Council on Adult Education for Foreign-Bor ........... 2,000.00
United Parents Associations........................... 2,500.00
29,500.00
John D. Rockefeller, Jr., for:
National Advisory Council on Radio in Education................. 22,500.00
Total Receipts...................................................................66,310.99
$68,560.99
Disbursements:
Paymnents to:
National Council of Parent Education, Inc........................... $14,810.99
National Advisory Council on Radio in Education................... 36,000.00
Chester County Community Study ............................. 2,500.00
Council on Adult Education for Foreign-Born....................... 2,000.00
United Parents Associttions ...................................... 2,500.00
University of Kansas-Research Problems of The Blind .............. 1,250.00
Total Disbursements ................................................ 59,060.99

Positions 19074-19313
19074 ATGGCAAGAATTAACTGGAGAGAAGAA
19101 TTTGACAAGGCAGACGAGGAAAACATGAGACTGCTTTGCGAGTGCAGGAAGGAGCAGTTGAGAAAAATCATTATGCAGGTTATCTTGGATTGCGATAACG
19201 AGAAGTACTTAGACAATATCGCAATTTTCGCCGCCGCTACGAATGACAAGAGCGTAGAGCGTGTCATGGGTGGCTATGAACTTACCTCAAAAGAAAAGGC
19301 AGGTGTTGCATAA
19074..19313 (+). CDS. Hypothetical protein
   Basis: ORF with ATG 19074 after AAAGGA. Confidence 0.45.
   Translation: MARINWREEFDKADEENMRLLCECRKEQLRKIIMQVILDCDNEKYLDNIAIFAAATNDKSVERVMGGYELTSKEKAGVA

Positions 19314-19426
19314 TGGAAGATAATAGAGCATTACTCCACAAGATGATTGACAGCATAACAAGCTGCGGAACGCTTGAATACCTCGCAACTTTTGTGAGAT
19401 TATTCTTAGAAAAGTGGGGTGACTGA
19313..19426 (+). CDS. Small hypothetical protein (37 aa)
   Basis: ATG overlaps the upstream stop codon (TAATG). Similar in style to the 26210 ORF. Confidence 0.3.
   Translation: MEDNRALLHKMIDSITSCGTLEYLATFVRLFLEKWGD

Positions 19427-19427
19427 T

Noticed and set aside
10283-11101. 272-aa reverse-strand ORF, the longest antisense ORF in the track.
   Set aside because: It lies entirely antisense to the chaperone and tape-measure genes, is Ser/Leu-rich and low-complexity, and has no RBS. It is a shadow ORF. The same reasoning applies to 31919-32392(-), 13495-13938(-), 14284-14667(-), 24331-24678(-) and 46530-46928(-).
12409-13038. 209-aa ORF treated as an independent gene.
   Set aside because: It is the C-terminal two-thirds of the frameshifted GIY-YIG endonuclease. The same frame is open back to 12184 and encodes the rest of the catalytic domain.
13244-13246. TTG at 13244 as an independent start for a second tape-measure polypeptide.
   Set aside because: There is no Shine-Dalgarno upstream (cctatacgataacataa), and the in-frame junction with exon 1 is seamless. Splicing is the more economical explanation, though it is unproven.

Bdlaance, September 30, 1931, per Exhibit "A"................................ $9,500.00
bnce, September 30, 1931, Payable To:
I national Council on Radio in Education............................. $9,500.00




kA ' *


a









26 ANNUAL REPORT OF THE DIRECTOR

II
EXHIBIT A
STATEMENT OF FINANCIAL CONDITION, MARCH 31, 1932
Assets
Cash:
Capital Account................................................ $55,293.43
Managing Account............................................ 41,867.54
Total Assets.................................................... $97,160.97
Liabilities
Prepaid membership dues ................. ......................... $171.43
Prepaid subscriptions to Journal of Adult Education................... 120.50
Balance payable on appropriations received for other organizations, per
Exhibit "C". ................................................... 29,900.00